While it may not seem so, access to your gun is actually very easy and fairly quick, even when seated. With the smaller guns, you can also access them through the zipper.

Crestliner
May 12, 2008, 01:54 PM
Here is a link to a supporting viewpoint:

http://www.mdtstraining.com/The%20Efficacy%20of%20Centerline%20Primary%20Tool%20Carry.pdf

Early this year, upon purchasing my new SP101 2" barrel .357 Magnum, I elected to go with this principal of carry for one primary reason: concealment. Here in MA, open carry is frowned upon. Although not illegal per se, showing your weapon, in public, can result in arrest and eventual revocation of your LTC. Fine.

I looked at two readily available center carry rigs; the Smart Carry and the Thunderwear. Both seemed to me to be nearly identical in fit and function. I selected the Thunderwear, simply because it was available at a local gun show I attended.

After wearing for almost 4 months now, here is my critique of this product and technique.

First, this rig cost almost as much as a quality leather hip holster, OWB or IWB. $50. is not chump change in my book. However, after this short time of 24/7 carry, my rig is showing sighs of wear; fraying and stretching of the waist band.

Second, regardless of what this article says about your hands and arms being in FRONT of us and being natural, I find it slower to access the gun. Now I'm following the online displayed technique; left hand thumb in waistband pulling out, right/strong hand reaching in and drawing, both hands meeting on the way to the target for support, and finally firing, once the sight picture is achieved.

In order to keep my jeans on, my belt has to be reasonably snug, so the first step in pulling out on the belt causes delay, although this could be equated to the strong hand going to the hip in a typical OWB draw. Next - and most crucial - is that the hammer of my SP101 sometimes gets hung up on the pull out. Not often, as I do practice a lot. But maybe 1/10 times. That's enough to be of a concern to me, although I'm learning to "live with it". (That may be an oxymoron!) This is where a lot of the fraying I'm experiencing is coming from; the hammer pulling on the material of the rig at the sewn point.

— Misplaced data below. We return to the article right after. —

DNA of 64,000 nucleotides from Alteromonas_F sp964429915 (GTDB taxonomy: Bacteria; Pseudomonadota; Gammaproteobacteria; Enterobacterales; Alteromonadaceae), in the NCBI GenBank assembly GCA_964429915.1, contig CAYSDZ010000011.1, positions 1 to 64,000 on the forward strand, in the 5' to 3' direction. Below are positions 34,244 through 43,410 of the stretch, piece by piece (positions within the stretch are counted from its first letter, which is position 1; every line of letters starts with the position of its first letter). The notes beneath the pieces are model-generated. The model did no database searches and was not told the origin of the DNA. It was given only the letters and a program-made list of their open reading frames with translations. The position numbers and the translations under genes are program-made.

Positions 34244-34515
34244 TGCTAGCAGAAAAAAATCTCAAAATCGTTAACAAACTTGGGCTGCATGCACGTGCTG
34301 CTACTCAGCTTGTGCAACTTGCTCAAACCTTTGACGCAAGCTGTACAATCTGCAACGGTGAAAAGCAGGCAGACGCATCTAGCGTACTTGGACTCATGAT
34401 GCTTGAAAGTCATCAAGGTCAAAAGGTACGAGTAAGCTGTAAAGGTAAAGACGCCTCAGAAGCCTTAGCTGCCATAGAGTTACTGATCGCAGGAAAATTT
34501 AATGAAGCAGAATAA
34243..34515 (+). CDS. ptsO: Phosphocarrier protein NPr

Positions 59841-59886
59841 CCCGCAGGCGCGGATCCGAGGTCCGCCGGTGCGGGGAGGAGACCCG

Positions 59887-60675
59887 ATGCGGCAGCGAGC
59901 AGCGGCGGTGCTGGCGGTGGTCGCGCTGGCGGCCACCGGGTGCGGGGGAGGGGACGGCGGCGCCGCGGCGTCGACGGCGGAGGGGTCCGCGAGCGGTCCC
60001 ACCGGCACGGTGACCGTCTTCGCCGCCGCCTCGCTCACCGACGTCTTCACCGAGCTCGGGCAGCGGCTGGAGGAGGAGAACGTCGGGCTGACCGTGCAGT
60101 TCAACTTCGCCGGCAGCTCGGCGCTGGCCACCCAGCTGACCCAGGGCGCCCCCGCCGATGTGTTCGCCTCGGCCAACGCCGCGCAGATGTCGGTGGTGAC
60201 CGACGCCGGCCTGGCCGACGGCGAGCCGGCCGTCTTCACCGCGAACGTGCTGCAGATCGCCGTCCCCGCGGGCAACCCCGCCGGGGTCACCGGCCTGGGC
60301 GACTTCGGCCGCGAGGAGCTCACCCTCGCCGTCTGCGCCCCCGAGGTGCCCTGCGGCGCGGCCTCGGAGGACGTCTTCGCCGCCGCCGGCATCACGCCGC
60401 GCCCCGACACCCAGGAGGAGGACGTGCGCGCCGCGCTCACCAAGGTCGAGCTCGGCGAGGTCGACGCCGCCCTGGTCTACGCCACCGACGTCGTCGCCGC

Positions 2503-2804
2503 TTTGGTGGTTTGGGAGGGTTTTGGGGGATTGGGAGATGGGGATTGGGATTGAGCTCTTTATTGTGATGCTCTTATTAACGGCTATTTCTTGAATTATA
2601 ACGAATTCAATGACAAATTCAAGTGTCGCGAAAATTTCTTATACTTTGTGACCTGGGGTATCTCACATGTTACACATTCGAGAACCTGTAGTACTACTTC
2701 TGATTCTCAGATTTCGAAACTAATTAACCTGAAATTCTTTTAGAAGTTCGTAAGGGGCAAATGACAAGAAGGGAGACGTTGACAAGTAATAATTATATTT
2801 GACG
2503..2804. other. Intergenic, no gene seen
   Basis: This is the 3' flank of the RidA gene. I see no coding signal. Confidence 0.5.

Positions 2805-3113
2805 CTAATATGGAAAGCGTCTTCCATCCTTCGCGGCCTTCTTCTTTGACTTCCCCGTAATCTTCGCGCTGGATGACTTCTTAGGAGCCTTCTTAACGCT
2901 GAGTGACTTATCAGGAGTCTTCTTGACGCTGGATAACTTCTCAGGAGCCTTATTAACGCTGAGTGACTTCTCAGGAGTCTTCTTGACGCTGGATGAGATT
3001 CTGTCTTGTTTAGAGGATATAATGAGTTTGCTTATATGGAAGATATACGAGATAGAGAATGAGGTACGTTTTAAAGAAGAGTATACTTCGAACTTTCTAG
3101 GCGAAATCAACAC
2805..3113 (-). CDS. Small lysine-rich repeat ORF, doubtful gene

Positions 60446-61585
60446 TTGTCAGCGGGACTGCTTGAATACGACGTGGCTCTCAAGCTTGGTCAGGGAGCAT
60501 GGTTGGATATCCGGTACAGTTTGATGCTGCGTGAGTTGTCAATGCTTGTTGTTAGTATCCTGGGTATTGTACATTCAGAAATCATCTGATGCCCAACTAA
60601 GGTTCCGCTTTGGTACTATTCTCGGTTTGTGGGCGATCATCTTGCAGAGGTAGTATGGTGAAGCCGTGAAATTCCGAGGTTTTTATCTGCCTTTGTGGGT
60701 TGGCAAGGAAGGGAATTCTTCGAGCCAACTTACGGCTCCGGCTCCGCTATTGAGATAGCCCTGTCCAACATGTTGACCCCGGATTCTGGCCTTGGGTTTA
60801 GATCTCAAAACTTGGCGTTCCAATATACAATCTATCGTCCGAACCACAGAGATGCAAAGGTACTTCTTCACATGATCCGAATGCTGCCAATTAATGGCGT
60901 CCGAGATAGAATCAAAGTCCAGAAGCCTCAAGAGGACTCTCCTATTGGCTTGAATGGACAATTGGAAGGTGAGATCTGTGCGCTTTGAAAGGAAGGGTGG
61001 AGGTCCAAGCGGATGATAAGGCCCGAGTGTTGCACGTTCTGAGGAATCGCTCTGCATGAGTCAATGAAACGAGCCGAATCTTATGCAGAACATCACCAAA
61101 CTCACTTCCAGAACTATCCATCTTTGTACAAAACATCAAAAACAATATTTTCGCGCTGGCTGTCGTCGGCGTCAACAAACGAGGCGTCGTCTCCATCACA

Finally, when in the sitting position - chair or car. Very tough to get quick access to your weapon. I don't care what the claims are. It's a fact. I've tried and tried and like I said, I practice A LOT. Not easy to do...trust me.

Although I'm sounding very negative in all this, all in all, I find the rig extremely comfortable to wear. And with practice, you can become fairly proficient with it. Not sure if the material it's made out of will last the year though; which is a valid disappointment.

So, as with everything, it's all about compromise, in one form or another. I do agree with a lot being said in this article. But I'm here to tell you - take it with a grain of salt. JMO!

DMacLeod
May 12, 2008, 02:33 PM
I have the thunderwear also and think it works great. It does take some getting used to on the draw though. But with summer fast approaching it os perfect, especially with shorts or sweats. I wear it off to one side over my left thigh.

Breadslinger
May 12, 2008, 06:51 PM
I've owned a Smartcarry for about a month now. I'm still practicing with it around the house while waiting on my permit. The concept, design, and material are spot on. However...I have yet to find THE right position for me. There are photos on the web site and some came with the product as to how and where to position it for its intended use. The gun in the photos ia a full size 1911-A1. I have a Kimber 3" UC II.
If I wear it according to the instructions the heel of the grip rubbs and slightly protrudes about 2" below the beltline on my work pants (Dickies). If I wear the holster so the grip rests just beneath my belt, the muzzle now sits two inches higher and Mister Johnson and the Boys are in harm's way...YIKES!!
I purchased a pair of work pants slightly larger to see if that would fix the problem; not really. I've read elsewhere about the patch on the inside of the pants in the "rub zone" but have yet to give that a try.
I must say that this holster is indeed extremely comfortable, and agree that it has it's niche. I have no problems with it when I wear casual attire.

Doyle
May 13, 2008, 09:42 AM
Thunderwear and Smartcarry are NOT the same thing. Two different companies with similar products. Smartcarry had to change its name because it was too close to Thunderwear. I use a Smartcarry sometimes. I chose it over Thunderwear because it has a special fabric on the underside that wicks away sweat without letting it get onto your gun. Thunderwear (at least to my knowledge) doesn't have that breathable fabric layer.